5 Oct 2021

Tesco sets net zero target for its suppliers

By Inge Hertzog


What does this mean for the retail supply chain?

Tesco committed earlier this month to net zero emissions across its full value chain by 2050. This covers all supply chains and the customer use of sold products, building on Tesco’s existing commitment to be net zero across its own operations by 2035.

Spearheading industry change

This is significant, because emissions from its supply chain represent 90% of Tesco’s total carbon footprint and decreasing these will be more challenging than decreasing the operational emissions. This also signifies new ground for the industry because Tesco is the largest supermarket chain in the UK, holding almost a third of the market (source).

This new commitment covers a wide area, from the sourcing of raw materials and food production, to food waste in consumers’ homes. Measuring this will require an unprecedented level of transparency, and achieving it will rely on an extraordinary level of collaboration.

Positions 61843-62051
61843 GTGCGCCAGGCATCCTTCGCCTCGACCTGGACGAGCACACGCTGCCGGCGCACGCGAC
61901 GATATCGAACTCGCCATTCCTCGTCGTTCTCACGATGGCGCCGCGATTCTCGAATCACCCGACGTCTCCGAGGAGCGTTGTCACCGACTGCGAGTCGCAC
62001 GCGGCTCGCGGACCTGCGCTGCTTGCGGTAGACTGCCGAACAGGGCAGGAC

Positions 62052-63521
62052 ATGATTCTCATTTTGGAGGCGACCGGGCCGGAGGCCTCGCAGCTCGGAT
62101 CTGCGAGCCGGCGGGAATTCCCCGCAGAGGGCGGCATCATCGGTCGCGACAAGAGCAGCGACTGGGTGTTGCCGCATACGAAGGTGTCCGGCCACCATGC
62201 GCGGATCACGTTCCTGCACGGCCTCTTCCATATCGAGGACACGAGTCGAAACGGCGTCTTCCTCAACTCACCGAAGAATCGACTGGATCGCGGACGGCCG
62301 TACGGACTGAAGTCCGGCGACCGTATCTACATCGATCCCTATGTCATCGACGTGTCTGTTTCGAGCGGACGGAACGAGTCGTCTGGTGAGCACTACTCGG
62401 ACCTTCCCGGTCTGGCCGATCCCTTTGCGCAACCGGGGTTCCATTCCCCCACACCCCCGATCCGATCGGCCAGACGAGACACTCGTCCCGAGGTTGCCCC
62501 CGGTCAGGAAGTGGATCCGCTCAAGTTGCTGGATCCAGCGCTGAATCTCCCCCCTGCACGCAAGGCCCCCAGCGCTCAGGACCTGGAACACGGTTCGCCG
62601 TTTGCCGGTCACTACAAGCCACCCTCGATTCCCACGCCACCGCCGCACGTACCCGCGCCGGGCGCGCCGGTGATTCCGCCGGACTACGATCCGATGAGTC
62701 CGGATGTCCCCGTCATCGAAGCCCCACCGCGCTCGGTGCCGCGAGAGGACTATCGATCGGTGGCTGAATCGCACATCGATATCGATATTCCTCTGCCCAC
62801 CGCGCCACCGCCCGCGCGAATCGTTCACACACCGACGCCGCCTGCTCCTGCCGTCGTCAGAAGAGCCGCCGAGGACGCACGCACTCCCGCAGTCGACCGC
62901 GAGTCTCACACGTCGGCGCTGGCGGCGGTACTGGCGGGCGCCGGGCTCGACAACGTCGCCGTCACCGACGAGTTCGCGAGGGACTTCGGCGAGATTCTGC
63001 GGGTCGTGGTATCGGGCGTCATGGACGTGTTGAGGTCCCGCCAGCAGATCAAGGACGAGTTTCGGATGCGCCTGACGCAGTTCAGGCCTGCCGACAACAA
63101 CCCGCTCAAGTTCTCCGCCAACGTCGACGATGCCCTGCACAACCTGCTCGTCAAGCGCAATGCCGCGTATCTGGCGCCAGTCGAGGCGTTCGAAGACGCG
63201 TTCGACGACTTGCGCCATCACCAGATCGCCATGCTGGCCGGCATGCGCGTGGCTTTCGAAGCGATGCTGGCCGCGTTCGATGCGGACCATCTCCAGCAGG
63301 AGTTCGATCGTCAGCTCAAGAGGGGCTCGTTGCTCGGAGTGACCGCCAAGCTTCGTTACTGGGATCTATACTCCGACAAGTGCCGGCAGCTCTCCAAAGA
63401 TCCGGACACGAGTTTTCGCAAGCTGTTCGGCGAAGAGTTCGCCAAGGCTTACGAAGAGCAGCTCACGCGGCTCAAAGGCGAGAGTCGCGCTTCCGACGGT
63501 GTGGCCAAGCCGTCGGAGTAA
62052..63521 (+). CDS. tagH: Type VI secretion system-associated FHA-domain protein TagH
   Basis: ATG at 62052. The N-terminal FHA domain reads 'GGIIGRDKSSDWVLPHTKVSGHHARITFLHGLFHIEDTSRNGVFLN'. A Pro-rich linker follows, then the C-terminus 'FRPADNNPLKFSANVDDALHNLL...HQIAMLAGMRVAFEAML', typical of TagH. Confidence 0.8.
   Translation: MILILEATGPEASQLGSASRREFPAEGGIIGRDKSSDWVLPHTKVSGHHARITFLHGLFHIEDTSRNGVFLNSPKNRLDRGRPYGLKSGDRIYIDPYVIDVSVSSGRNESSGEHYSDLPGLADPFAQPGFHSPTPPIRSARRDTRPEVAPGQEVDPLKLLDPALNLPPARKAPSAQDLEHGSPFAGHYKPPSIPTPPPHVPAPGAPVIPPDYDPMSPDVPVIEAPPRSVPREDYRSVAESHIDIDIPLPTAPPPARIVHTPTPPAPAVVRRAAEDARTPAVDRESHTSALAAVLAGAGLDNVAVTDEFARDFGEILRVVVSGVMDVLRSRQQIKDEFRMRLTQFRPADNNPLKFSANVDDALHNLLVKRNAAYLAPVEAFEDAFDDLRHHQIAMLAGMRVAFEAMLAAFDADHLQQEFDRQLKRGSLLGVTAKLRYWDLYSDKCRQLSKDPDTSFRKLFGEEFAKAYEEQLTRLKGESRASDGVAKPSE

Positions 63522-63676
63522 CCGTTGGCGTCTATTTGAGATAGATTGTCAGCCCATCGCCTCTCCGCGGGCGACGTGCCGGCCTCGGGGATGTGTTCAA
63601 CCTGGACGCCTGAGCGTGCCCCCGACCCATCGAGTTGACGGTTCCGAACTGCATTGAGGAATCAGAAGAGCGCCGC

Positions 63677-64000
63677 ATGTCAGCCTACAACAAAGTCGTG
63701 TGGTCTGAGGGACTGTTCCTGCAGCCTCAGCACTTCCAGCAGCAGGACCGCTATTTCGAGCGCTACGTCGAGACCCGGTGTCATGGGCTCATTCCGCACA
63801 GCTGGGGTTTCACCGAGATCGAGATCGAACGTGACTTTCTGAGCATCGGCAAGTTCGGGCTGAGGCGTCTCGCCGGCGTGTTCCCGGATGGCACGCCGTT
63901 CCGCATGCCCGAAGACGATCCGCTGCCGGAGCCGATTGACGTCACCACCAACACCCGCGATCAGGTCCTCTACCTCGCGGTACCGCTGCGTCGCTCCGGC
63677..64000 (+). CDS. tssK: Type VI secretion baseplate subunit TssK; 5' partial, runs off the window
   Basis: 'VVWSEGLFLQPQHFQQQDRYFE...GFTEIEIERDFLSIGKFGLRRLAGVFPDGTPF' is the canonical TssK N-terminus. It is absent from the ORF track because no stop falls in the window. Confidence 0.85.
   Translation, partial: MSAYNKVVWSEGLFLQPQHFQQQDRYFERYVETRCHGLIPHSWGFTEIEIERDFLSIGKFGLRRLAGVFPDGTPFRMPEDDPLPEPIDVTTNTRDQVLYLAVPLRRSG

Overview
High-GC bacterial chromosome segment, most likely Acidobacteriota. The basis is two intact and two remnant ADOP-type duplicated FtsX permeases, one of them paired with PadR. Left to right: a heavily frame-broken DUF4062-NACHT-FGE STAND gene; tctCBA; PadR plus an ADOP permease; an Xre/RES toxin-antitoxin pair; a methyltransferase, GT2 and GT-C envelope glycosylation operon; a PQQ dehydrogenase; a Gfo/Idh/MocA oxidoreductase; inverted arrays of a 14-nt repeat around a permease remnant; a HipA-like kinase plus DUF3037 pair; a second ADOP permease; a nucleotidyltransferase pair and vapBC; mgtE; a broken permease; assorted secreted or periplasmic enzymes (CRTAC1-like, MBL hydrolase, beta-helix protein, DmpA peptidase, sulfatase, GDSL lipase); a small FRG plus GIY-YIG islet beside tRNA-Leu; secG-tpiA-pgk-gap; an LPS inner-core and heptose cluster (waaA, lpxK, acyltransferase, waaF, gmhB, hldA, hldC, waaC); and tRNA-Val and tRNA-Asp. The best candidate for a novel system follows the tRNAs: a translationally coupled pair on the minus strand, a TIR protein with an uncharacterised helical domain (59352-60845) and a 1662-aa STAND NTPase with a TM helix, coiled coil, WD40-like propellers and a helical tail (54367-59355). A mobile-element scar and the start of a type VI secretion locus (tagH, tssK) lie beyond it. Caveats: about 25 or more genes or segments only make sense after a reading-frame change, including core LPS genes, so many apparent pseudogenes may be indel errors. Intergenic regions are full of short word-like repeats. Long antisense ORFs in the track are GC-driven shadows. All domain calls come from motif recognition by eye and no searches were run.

Taking action

Tesco Group CEO Ken Murphy said; “We don’t yet have all the answers and we’ll need support from our suppliers and wider society to meet our targets, but it’s vital we take action now.”

As a first step, all suppliers received a letter last week asking for their support in the transition and urging them to follow suit. The letter was accompanied by an  action plan requiring suppliers to deliver on three key points:

  1. Measure & disclose their emissions
  2. Establish a Net Zero ambition
  3. Set a Science-Based Target

Of the company’s major suppliers, 100 have so far cut their manufacturing emissions by 20%. But there’s more work to be done.

Continually raising the bar

Tesco set its first business-wide carbon reduction targets in 2006. Following the Paris Agreement in 2015, the supermarket chain found that although their long-term plans aligned with what was required of them to help keep global temperatures below 2°C, the short and medium term plans needed to do more. This led Tesco to set a Science-Based Target in 2017.

This is a respectable approach; making a start, evaluating whether it’s enough, then making adjustments. A number of our clients are Tesco suppliers and we are working with them to address these new targets. We are inspired by Tesco’s approach and we are supporting our clients to do the same.

At Seismic we regularly help companies to measure their emissions and set credible Science-Based Targets. Get in touch to find out how.